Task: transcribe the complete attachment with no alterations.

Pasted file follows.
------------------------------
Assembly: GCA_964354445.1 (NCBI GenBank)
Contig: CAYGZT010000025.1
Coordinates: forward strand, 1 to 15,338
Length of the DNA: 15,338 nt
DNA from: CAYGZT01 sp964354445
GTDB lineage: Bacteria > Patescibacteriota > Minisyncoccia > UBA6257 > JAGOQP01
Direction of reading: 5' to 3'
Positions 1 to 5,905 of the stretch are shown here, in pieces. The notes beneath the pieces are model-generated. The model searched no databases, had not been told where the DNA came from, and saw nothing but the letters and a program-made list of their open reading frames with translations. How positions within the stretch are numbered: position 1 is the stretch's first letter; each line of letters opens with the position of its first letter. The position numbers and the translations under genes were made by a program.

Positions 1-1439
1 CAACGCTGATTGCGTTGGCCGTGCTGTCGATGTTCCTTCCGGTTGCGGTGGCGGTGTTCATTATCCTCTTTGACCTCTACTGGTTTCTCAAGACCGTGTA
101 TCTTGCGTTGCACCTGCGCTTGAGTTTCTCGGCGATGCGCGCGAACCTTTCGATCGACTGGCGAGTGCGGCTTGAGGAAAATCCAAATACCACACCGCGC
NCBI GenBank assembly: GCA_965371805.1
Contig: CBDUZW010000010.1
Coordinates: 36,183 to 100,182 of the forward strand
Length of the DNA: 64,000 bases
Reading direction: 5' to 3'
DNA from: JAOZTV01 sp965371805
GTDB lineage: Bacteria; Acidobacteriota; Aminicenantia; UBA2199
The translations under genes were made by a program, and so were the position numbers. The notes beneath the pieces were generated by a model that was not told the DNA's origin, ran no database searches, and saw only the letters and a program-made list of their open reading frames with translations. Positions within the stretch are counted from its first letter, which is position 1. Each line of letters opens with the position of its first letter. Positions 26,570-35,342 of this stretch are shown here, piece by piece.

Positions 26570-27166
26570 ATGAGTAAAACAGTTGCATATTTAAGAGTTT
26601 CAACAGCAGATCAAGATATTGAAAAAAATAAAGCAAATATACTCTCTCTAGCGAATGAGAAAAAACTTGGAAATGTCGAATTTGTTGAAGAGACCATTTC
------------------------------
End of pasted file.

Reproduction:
Assembly: GCA_964354445.1 (NCBI GenBank)
Contig: CAYGZT010000025.1
Coordinates: forward strand, 1 to 15,338
Length of the DNA: 15,338 nt
DNA from: CAYGZT01 sp964354445
GTDB lineage: Bacteria > Patescibacteriota > Minisyncoccia > UBA6257 > JAGOQP01
Direction of reading: 5' to 3'
Positions 1 to 5,905 of the stretch are shown here, in pieces. The notes beneath the pieces are model-generated. The model searched no databases, had not been told where the DNA came from, and saw nothing but the letters and a program-made list of their open reading frames with translations. How positions within the stretch are numbered: position 1 is the stretch's first letter; each line of letters opens with the position of its first letter. The position numbers and the translations under genes were made by a program.

Positions 1-1439
1 CAACGCTGATTGCGTTGGCCGTGCTGTCGATGTTCCTTCCGGTTGCGGTGGCGGTGTTCATTATCCTCTTTGACCTCTACTGGTTTCTCAAGACCGTGTA
101 TCTTGCGTTGCACCTGCGCTTGAGTTTCTCGGCGATGCGCGCGAACCTTTCGATCGACTGGCGAGTGCGGCTTGAGGAAAATCCAAATACCACACCGCGC
NCBI GenBank assembly: GCA_965371805.1
Contig: CBDUZW010000010.1
Coordinates: 36,183 to 100,182 of the forward strand
Length of the DNA: 64,000 bases
Reading direction: 5' to 3'
DNA from: JAOZTV01 sp965371805
GTDB lineage: Bacteria; Acidobacteriota; Aminicenantia; UBA2199
The translations under genes were made by a program, and so were the position numbers. The notes beneath the pieces were generated by a model that was not told the DNA's origin, ran no database searches, and saw only the letters and a program-made list of their open reading frames with translations. Positions within the stretch are counted from its first letter, which is position 1. Each line of letters opens with the position of its first letter. Positions 26,570-35,342 of this stretch are shown here, piece by piece.

Positions 26570-27166
26570 ATGAGTAAAACAGTTGCATATTTAAGAGTTT
26601 CAACAGCAGATCAAGATATTGAAAAAAATAAAGCAAATATACTCTCTCTAGCGAATGAGAAAAAACTTGGAAATGTCGAATTTGTTGAAGAGACCATTTC